- Thursday, February 18, 2021
Changing weather may tip the scales in the interior mountains of western Canada
This weekend’s storm will bring some long awaited fresh snow, but the past few weeks of cold dry weather has left us with some tricky avalanche conditions. Most regions in the interior have been dealing with persistent slab and/or wind slab avalanche problems that have caught people by surprise - producing large avalanches in atypical types of terrain.
It looks like there may not be enough snow for HIGH danger and a big cycle of natural avalanches, but with these tricky problems even subtle changes like warming temperatures or a bit of wind-drifted snow could push the snowpack past it’s tipping point.
These problems come with many uncertainties. Rather than trying to outsmart them and push into precarious terrain, it’s better to just stay disciplined with conservative terrain choices. Your local forecast will point you in the right direction...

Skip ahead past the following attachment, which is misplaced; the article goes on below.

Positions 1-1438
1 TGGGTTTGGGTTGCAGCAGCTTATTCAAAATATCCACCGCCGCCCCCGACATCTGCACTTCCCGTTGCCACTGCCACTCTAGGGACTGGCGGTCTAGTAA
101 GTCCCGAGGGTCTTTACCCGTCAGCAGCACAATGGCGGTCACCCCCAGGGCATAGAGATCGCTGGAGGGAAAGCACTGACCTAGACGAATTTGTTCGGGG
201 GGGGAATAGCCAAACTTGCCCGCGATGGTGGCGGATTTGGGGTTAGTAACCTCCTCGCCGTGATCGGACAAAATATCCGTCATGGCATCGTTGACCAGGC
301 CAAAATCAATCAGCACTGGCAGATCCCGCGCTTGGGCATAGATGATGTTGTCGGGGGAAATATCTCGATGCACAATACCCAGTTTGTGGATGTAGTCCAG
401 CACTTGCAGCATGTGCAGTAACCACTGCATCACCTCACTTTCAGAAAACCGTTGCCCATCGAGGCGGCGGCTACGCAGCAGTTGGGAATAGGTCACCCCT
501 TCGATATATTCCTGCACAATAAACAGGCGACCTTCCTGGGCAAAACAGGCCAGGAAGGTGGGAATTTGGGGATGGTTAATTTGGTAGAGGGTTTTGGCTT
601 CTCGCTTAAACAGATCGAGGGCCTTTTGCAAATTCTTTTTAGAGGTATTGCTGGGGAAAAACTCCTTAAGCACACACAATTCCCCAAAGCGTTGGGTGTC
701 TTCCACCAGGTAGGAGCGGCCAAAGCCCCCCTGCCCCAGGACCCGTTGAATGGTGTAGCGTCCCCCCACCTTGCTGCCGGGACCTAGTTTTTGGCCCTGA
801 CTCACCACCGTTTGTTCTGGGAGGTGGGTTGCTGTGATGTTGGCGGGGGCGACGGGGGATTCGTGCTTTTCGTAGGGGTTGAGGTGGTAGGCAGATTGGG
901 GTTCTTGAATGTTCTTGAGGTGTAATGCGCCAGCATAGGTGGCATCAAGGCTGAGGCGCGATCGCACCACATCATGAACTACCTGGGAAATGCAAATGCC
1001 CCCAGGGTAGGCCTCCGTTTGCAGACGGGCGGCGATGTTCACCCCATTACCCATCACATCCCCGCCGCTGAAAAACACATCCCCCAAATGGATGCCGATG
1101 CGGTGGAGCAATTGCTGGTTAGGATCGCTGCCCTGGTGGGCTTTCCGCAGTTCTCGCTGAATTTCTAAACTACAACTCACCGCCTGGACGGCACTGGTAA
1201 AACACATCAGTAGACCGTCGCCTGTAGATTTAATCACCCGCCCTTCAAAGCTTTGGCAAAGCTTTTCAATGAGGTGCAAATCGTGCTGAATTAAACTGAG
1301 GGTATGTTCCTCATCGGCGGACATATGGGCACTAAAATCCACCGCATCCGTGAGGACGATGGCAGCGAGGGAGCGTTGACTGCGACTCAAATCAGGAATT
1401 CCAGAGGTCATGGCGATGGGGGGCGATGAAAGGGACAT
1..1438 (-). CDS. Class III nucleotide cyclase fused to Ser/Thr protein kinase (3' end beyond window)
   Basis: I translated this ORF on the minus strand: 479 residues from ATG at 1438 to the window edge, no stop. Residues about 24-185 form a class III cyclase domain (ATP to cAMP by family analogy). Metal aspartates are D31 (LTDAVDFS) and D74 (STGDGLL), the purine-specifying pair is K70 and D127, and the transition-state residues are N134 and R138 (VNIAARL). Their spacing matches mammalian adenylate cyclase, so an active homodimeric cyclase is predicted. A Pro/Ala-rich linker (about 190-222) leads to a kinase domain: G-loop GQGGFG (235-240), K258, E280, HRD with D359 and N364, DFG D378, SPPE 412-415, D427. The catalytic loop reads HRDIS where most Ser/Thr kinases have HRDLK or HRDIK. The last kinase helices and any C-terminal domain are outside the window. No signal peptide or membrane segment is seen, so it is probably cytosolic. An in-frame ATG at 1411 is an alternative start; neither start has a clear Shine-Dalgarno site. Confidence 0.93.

The following human triggered avalanches in the Cariboos and Lizard Range from Feb 17 show large avalanches are easy to trigger across many interior ranges. New snow, wind and rising temperatures this weekend will only make things worse.
MIN post submitted by theekaijorgenson
MIN post submitted by emily-jones
Thanks for the many great observations submitted on the Mountain Information Network! Stay safe in the backcountry this weekend.
Simon H and fellow forecasters